Mr Hockey said GM was right when it cited a "perfect storm" of "the sustained strength of the Australian dollar, high cost of production, small domestic market and arguably the most competitive and fragmented auto market in the world".
But he did add the former Labor government's carbon tax, its now scrapped plan to alter the fringe benefits tax arrangements on cars and high labour costs to the mix.
Mr Hockey appeared to concede the government wasn't willing to give money to Holden. "Ultimately, what it comes down to is prosperity only comes from hard work and enterprise, it doesn't come from the benevolence of taxpayers," he said.
Timeline: Holden's History in Australia
The iconic car maker Holden has today announced an end to its operations in Australia. Look back on the history of the manufacturer, since its early beginnings more than 150 years ago.
Early History: The history of Holden dates back to 1856, when James Alexander Holden started as a saddlery business in Adelaide, South Australia. The firm evolved over the years, progressing from repairing car upholstery to the full-scale production of vehicle body shells.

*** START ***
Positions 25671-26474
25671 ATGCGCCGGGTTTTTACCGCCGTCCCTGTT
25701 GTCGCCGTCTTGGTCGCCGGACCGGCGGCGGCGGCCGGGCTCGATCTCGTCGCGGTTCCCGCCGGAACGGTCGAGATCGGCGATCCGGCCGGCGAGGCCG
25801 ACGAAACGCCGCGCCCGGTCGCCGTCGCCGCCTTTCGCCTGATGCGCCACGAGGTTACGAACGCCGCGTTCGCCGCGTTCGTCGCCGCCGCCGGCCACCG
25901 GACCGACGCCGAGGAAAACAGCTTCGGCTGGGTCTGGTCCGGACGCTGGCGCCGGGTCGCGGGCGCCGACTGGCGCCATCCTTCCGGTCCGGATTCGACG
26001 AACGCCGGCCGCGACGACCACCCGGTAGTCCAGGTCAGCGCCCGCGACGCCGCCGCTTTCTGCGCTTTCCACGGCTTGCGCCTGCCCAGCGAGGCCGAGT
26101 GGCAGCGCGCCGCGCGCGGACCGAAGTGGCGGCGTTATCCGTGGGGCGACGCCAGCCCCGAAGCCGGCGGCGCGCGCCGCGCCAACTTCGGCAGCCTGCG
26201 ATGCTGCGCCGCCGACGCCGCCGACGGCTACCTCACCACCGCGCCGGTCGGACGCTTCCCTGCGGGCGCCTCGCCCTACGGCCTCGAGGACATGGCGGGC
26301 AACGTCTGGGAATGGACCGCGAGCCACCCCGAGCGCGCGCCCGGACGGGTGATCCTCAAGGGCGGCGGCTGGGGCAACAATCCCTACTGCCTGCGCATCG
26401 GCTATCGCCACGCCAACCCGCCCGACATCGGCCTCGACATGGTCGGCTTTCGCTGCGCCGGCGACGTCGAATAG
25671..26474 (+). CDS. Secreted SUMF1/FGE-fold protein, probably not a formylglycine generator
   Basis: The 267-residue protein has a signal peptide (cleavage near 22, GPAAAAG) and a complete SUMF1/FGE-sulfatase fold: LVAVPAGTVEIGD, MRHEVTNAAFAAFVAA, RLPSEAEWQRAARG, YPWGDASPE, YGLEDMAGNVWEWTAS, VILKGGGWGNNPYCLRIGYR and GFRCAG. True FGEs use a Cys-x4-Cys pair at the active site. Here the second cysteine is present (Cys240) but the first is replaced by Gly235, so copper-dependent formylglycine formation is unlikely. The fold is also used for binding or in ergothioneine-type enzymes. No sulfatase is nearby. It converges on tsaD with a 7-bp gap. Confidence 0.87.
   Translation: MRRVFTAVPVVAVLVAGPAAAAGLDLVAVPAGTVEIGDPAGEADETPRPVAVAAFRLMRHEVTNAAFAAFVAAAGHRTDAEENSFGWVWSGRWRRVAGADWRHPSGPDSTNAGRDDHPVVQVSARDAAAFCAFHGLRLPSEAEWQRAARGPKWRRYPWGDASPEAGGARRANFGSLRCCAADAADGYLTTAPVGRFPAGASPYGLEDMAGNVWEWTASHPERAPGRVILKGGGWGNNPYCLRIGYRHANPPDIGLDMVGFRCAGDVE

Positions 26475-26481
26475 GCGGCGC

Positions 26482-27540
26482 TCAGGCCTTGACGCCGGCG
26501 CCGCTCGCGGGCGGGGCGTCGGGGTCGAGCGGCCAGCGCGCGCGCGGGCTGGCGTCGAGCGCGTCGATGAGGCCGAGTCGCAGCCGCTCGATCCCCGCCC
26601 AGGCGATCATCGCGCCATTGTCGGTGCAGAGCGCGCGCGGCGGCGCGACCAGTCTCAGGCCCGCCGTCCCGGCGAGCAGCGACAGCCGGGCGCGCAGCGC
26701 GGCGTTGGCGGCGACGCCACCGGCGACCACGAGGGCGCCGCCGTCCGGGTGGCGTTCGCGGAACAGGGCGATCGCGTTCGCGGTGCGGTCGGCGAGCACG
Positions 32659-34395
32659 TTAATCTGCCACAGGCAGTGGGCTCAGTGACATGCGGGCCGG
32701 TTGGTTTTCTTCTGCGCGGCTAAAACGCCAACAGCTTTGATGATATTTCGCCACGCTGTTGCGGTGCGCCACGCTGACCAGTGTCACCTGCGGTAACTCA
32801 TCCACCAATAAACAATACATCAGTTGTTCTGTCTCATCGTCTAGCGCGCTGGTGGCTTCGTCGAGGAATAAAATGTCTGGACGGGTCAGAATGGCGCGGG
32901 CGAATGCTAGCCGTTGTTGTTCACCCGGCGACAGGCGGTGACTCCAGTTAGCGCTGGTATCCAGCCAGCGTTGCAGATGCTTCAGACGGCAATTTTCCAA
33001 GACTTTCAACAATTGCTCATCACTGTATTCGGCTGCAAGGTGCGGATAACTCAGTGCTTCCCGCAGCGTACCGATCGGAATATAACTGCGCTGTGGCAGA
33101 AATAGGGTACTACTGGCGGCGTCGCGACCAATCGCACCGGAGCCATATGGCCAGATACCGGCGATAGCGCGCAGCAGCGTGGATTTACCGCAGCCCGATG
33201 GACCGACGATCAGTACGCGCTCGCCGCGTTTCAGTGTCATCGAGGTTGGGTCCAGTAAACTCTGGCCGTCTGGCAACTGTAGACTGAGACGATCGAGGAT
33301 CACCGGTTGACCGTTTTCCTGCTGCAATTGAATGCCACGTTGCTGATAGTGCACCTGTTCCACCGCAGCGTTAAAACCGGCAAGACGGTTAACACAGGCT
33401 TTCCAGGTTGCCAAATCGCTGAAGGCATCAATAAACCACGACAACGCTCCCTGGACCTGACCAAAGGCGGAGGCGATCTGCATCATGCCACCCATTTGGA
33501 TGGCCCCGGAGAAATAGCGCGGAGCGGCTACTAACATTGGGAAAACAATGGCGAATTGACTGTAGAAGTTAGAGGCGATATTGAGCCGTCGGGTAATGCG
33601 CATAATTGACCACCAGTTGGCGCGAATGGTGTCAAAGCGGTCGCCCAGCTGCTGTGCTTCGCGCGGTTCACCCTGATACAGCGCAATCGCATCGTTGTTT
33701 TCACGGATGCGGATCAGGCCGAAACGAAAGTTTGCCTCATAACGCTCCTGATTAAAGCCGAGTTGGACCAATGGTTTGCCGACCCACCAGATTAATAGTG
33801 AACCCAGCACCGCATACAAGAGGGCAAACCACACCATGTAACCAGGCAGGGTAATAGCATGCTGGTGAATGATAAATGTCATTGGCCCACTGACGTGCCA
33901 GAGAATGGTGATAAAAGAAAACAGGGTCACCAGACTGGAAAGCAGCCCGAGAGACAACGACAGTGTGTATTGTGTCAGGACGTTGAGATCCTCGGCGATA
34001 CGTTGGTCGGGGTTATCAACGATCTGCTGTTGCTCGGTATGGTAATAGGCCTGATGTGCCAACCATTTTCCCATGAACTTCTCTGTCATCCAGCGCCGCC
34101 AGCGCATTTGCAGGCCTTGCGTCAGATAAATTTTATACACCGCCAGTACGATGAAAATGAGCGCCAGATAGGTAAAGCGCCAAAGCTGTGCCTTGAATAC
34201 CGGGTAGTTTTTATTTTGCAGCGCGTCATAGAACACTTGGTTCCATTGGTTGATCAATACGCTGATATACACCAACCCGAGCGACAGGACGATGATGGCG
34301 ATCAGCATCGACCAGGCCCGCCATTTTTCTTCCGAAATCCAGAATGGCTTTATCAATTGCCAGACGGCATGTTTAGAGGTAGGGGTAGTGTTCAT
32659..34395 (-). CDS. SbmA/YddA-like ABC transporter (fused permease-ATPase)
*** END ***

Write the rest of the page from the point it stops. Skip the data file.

In 1924, the company became the exclusive supplier of American car manufacturer General Motors in Australia. Throughout the 1920s Holden also supplied tramcars for Melbourne. In 1931, the two companies merged to become General Motors-Holden's Limited (GM-H). In 1936, Holden opened a new HQ and assembly plant at Fishermans Bend in Port Melbourne.
|The very first Holden (1949).|
Toyota overtakes Holden as top-selling brand, a position it has held ever since. Large car sales peak at 203,524, accounting for 34.6 per cent of all new-vehicle sales. The total number of factory workers that year is 7,350.
Holden continued to manufacture motor vehicles in Australia as a subsidiary of General Motors, as well as exporting vehicles and engines to other countries. Its headquarters are still in Port Melbourne, with an engine manufacturing plant on-site and vehicle manufacturing operations in the northern Adelaide suburb of Elizabeth. It is also represented by more than 300 dealerships nationwide.
|A Holden FX-ute.|